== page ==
I HAVE LEARNED THAT THIS COLUMN CAN touch a few nerves. Two examples of this are editorials I wrote about guns and alcohol, both of which continue to draw reader response long after they were published.
College students today are walking around on campuses with their privacy protected and their safety at risk. But the laws and regulations that govern the privacy of student information, including medical and mental health records, also permit sharing under certain circumstances.
AS AN ENTHUSIASTIC signatory to the Amethyst Initiative, a joint statement issued by college and university presidents and chancellors urging public debate on the National Minimum Drinking Age Act, I am pleased to say the discussion is certainly underway.
LONG BEFORE HE BECAME PRESIDENT OF <b>Frostburg State University</b> (Md.), Jonathan C. Gibralter was teaching elsewhere. The high level of student alcohol abuse compelled him and his wife-who ran the alcohol and drug prevention program there-to personally urge the president to take action.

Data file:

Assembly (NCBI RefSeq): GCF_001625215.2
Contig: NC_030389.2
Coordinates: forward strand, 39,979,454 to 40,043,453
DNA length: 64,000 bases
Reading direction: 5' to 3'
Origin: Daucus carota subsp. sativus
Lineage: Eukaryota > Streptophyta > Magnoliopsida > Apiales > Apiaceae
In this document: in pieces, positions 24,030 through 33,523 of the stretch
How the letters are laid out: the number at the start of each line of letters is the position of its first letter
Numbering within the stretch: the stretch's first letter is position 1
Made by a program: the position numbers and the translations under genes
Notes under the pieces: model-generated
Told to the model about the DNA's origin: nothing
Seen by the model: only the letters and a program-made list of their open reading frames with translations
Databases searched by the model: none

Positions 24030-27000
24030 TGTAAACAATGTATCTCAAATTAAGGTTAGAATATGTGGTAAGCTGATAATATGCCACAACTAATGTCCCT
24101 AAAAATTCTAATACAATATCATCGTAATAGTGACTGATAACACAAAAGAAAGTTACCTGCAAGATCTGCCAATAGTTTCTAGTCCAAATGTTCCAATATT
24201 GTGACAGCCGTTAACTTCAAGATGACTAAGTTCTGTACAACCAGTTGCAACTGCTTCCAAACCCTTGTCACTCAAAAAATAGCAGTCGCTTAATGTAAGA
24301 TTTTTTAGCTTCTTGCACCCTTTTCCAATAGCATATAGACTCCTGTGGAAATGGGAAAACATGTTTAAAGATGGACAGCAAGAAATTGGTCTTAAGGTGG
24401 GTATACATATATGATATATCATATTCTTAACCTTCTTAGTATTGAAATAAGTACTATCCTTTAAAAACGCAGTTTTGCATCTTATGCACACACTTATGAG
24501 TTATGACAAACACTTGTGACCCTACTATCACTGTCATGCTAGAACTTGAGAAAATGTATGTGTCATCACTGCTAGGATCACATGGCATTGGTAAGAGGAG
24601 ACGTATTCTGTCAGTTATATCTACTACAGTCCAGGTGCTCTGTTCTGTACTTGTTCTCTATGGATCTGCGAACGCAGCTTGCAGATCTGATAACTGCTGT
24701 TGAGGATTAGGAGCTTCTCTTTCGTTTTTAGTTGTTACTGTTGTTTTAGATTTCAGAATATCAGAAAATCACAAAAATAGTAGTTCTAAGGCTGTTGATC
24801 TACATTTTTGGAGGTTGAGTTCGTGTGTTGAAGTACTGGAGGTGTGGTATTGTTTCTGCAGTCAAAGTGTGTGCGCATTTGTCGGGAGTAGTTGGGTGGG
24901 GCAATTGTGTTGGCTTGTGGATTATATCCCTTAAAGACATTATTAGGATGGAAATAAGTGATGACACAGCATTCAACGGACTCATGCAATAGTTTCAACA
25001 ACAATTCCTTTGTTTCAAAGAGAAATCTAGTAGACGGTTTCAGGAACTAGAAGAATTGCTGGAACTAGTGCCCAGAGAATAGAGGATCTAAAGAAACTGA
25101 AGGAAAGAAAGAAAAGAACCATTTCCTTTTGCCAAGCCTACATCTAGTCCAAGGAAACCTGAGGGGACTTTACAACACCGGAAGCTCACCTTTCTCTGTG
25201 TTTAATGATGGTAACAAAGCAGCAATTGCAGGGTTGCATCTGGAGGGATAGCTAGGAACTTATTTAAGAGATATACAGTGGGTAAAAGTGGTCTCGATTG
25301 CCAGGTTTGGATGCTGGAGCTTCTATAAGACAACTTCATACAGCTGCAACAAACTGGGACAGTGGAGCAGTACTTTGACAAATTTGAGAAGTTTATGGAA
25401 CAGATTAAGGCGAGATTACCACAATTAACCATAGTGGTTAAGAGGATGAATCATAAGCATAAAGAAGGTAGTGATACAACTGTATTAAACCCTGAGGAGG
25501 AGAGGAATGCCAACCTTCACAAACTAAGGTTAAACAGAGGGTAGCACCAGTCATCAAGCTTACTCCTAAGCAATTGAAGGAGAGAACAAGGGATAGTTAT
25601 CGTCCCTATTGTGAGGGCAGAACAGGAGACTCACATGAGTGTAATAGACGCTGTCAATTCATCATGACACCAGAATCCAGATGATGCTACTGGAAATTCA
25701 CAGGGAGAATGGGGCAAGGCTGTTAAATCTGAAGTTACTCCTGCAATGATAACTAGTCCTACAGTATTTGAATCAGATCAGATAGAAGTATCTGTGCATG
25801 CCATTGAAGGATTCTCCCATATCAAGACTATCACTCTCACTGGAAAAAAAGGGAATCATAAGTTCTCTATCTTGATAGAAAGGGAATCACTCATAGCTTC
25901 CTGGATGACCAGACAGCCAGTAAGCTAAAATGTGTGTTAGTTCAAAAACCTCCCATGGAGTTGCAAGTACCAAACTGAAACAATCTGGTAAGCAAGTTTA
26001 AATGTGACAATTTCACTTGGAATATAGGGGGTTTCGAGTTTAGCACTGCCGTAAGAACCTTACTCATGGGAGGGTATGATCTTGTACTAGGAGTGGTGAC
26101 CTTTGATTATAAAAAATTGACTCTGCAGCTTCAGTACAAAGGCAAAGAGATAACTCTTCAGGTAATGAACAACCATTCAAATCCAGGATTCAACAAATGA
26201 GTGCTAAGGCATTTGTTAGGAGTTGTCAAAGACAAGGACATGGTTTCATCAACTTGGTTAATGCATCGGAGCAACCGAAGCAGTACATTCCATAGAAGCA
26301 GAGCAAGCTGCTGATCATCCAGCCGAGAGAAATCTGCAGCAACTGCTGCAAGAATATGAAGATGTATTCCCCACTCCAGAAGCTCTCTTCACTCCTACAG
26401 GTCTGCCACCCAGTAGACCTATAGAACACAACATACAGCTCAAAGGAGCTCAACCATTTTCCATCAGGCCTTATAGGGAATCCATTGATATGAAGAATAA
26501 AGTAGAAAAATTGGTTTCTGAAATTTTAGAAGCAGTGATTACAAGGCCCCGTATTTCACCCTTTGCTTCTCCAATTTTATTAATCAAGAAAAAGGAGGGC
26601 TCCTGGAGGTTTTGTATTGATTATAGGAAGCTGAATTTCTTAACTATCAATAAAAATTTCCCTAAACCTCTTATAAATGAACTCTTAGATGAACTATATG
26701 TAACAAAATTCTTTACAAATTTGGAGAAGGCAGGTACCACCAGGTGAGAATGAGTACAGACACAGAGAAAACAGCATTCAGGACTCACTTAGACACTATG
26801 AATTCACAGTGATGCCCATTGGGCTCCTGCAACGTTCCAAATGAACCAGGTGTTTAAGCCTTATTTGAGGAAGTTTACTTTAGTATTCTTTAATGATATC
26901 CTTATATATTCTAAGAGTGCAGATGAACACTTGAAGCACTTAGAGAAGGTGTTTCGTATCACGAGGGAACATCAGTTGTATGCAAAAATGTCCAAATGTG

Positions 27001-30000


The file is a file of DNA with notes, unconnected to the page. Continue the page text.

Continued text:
FOLLOWING A PERIOD OF VIOLENT TRAGEDIES AT HIGHER ED INSTITUTIONS, it's easy to forget that public safety directors mainly handle everyday security concerns on and off their campuses. Five security officers share what affects their departments today and what they anticipate in the near future.
ON FEBRUARY 20, A MEMO threatening violence and referencing <b>Virginia Tech</b> was found taped to a hallway wall at <b>Saint Peter's College</b> in Jersey City, N.J., spurring a five-hour campus lockdown.
The process of leading higher learning institutions is not for the faint-hearted. Leaders are called upon to navigate the competing and sometimes hidden agendas of multiple taskmasters and the communities their institutions call home. A new challenge that is showing up on the agenda of administrators in higher education is cyber-bullying among students, faculty, staff, and community members.
IN MID-APRIL, AMONG THE HUNDREDS OF articles that recognized the one-year anniversary of the Virginia Tech tragedy, one particular headline on CNN's website caught my attention. "Students Want Chance to Defend Themselves," it read.